F-15E Strike Eagles unable to shoot down the F-35s in 8 dogfights during a simulated deployment.
“0 losses in 8 dogfights against F-15E Red Air”
A simulated deployment provided important feedbacks about the goal of demonstrating the F-35’s ability to “penetrate areas with developed air defenses, provide close air support to ground troops and be readily deployable to conflict theaters.”
Seven F-35s deployed from Hill Air Force Base, Utah, to Mountain Home AFB, Idaho, to carry out a series of operational tests which involved local-based 4th Generation F-15E Strike Eagles belonging to the 366th Fighter Wing.
In a Q&A posted on the USAF website, Col. David Chace, the F-35 systems management office chief and lead for F-35 operational requirements at ACC, provided some insights about the activities carried out during the second simulated deployment to Mountain Home.
The following interesting chart accompanies the Q&A. It shows some stats about the deployment.
The fourth column shows something interesting: during the exercise, the F-35s were challenged by some F-15Es and suffered no losses.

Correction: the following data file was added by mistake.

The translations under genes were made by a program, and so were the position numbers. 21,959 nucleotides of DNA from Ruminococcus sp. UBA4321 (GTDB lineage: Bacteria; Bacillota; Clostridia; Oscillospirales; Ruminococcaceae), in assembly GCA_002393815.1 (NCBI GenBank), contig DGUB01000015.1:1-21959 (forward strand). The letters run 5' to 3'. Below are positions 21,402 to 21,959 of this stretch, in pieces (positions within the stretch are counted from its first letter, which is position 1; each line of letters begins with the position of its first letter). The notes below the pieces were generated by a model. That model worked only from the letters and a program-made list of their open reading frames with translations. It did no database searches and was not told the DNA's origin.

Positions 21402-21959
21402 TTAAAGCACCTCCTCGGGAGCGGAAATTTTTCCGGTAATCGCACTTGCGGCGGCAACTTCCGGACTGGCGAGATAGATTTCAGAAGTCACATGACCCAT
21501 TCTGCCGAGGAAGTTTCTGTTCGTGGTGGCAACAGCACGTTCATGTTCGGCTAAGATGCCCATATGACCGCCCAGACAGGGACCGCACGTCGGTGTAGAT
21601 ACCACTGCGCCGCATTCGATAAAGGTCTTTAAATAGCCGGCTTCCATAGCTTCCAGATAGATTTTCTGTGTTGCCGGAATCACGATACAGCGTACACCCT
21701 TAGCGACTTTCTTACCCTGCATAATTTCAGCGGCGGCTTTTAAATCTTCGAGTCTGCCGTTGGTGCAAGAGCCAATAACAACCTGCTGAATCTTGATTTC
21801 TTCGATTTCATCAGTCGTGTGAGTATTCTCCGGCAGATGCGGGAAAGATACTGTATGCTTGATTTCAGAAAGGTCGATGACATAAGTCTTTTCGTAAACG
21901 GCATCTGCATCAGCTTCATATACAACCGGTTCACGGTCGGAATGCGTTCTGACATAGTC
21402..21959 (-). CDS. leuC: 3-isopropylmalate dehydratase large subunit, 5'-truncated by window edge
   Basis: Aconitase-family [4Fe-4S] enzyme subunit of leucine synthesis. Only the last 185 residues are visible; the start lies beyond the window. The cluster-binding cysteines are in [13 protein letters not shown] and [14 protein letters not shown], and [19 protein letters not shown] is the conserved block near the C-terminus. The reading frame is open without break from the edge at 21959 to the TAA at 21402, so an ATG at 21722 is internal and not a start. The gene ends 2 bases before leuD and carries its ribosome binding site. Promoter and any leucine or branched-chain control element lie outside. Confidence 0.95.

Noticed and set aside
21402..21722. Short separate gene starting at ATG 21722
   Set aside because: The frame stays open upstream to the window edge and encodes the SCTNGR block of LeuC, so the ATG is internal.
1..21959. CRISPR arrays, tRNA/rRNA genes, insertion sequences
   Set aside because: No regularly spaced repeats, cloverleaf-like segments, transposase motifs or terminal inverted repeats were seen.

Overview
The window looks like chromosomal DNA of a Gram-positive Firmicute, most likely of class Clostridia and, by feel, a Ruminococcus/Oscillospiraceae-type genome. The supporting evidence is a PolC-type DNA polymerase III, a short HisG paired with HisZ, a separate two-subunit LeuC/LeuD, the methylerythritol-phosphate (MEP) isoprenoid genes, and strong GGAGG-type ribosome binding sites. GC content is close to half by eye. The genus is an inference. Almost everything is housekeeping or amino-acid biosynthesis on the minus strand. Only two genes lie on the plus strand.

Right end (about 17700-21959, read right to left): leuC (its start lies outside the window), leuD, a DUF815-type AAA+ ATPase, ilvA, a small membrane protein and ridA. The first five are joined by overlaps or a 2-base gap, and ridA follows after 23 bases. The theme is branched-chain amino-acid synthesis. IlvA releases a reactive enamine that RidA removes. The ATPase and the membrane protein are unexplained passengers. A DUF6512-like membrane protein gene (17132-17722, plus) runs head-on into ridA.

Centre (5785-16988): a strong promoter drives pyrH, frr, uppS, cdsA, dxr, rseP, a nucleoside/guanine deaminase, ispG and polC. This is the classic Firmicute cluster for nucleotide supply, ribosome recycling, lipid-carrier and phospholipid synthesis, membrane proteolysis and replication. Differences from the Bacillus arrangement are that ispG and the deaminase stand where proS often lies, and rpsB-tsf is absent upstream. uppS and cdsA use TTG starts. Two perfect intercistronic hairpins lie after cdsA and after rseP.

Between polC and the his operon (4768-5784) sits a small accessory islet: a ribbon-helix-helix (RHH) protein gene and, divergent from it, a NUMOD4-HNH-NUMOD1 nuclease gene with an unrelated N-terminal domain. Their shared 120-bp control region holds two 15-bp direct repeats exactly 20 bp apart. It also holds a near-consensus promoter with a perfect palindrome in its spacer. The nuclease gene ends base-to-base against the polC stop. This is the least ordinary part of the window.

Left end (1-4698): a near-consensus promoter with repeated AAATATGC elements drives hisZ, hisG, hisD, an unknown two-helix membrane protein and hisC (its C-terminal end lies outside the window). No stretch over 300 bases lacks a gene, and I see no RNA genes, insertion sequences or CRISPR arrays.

Even though the graphic does not say whether the F-35s did shoot back at the F-15Es some analysts (noticing also the “pew pew pew” in the chart….) have suggested the JSFs achieved stunning 8:0 kill rate against the Strike Eagle.
However, the “zero losses” may simply mean that the F-35s were able to complete their assigned strikes without being shot down by the aggressors of the Red Air: considered that the F-15Es were probably equipped with the AN/APG-82 AESA radar and the Sniper ATP (Advanced Targeting Pod), the fact that the Strike Eagles performing DCA (Defensive Counter Air) were not able to “find” and/or “engage” the almost-IOC F-35s can be considered a huge achievement for the pricey, troubled 5th generation multirole combat plane.
Actually, this is not the first time the F-35 proves itself able to fly unscathed through a fighter-defended area: not a single Lightning II was shot down during Green Flag 15-08, the first major exercise conducted, more or less one year ago, on the National Training Center at Fort Irwin, California, during which the F-35 flew as main CAS (Close Air Support) provider.
Article Source: Theaviationist.com